Systemic Sclerosis Causes Increased Disability Over Time

May 31, 2011

Disability worsens over time in patients with systemic sclerosis (SSc). Diffuse disease and severity of breathing problems are the strongest determinants of disability; others include joint pain and contractures, fatigue, and depression

Disability worsens over time in patients with systemic sclerosis (SSc). Diffuse disease and severity of breathing problems are the strongest determinants of disability; others include joint pain and contractures, fatigue, and depression.

Schnitzer and associates performed a multicenter, longitudinal study of 745 patients with SSc in the Canadian Scleroderma Research Group registry. The Health Assessment Questionnaire (HAQ) was used to assess disability. The baseline characteristics of interest were age, sex, disease duration, and disease subset. The time-dependent variables included study visit number and 5 disease-specific questions developed to be administered with the HAQ. Two types of models were used to determine the overall trend of the HAQ over time.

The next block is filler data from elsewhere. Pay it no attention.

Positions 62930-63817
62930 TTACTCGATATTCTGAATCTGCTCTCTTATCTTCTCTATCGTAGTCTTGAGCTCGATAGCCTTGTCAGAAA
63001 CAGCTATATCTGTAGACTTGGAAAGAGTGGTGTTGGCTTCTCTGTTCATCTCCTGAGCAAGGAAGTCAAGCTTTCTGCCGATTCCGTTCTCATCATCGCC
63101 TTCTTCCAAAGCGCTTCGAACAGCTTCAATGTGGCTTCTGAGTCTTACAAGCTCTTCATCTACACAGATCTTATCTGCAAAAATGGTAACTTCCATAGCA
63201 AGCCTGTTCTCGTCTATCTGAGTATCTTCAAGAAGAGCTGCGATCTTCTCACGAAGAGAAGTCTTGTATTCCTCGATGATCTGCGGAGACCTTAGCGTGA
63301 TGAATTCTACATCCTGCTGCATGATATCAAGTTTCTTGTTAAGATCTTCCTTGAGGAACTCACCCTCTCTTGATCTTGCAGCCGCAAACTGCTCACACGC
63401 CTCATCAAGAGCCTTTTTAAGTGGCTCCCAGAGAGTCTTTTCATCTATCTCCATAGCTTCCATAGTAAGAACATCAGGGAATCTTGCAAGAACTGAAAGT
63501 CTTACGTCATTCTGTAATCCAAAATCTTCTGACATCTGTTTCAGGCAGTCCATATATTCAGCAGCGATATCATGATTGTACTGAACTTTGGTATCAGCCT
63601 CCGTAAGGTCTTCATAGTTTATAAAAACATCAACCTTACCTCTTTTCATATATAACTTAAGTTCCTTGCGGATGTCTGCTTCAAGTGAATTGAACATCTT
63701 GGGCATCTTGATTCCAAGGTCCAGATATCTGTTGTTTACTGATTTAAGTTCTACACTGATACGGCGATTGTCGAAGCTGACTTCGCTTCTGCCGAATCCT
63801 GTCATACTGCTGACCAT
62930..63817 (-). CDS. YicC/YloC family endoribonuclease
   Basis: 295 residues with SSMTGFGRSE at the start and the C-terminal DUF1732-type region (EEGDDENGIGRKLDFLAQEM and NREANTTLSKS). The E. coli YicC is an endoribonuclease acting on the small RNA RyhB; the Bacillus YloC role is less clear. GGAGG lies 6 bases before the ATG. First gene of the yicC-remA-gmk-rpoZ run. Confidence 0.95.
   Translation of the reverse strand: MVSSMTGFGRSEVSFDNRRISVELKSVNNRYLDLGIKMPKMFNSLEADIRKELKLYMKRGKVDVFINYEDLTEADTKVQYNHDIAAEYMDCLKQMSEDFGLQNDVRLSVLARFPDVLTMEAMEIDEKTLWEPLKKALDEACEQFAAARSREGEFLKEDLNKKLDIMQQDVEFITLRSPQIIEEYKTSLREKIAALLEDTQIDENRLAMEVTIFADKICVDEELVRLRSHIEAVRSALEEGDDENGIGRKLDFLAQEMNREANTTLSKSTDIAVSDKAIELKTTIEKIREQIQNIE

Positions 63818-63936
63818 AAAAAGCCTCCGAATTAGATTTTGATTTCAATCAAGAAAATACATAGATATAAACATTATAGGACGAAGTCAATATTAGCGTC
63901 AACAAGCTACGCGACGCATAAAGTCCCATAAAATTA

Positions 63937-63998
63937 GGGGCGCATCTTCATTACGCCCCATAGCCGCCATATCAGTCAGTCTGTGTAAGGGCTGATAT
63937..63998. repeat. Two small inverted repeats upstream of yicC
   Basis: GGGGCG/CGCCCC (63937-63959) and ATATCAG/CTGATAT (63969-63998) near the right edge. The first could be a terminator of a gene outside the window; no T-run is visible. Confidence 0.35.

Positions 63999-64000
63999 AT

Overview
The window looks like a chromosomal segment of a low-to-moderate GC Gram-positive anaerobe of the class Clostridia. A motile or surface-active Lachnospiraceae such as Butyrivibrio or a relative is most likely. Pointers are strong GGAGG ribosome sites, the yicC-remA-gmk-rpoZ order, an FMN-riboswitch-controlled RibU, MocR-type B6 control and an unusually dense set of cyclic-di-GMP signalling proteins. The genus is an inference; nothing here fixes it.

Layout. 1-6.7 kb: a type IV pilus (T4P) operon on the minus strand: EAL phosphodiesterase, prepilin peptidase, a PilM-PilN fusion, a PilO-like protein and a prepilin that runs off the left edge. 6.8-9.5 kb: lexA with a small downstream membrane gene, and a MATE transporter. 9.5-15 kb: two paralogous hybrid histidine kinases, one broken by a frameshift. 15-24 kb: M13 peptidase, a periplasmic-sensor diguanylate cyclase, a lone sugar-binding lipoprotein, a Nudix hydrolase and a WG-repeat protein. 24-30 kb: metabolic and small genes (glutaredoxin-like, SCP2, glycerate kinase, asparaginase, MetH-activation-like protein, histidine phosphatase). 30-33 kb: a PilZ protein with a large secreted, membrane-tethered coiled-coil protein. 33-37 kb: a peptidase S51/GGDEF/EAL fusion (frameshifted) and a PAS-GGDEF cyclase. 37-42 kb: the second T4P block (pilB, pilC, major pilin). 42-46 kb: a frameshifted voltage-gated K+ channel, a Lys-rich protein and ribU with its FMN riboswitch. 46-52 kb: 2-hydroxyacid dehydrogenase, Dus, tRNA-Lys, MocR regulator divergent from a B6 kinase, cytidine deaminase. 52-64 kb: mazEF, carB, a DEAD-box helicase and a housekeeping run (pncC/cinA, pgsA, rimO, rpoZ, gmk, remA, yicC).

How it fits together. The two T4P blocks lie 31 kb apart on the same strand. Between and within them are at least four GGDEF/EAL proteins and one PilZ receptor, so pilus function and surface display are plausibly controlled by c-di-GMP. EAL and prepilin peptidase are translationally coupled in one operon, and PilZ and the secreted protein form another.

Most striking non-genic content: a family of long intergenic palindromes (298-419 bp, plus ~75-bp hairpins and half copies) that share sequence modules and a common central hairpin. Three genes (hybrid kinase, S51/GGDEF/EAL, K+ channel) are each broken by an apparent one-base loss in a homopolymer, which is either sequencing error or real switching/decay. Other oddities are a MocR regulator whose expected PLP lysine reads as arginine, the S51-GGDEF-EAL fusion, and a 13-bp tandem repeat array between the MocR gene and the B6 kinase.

Disability in SSc worsened over time in all study models. The raw, or undifferentiated, change in HAQ score was 0.022 per year. After accounting for various levels of informative patient dropout, the increase in HAQ score ranged from 0.039 per year to 0.071 per year. Using the most conservative of these estimates, this was equivalent to an increase in the HAQ score of 0.12 over 3 years.

The authors noted that their data provide important prognostic information and have ramifications for future studies using the HAQ as the outcome measure.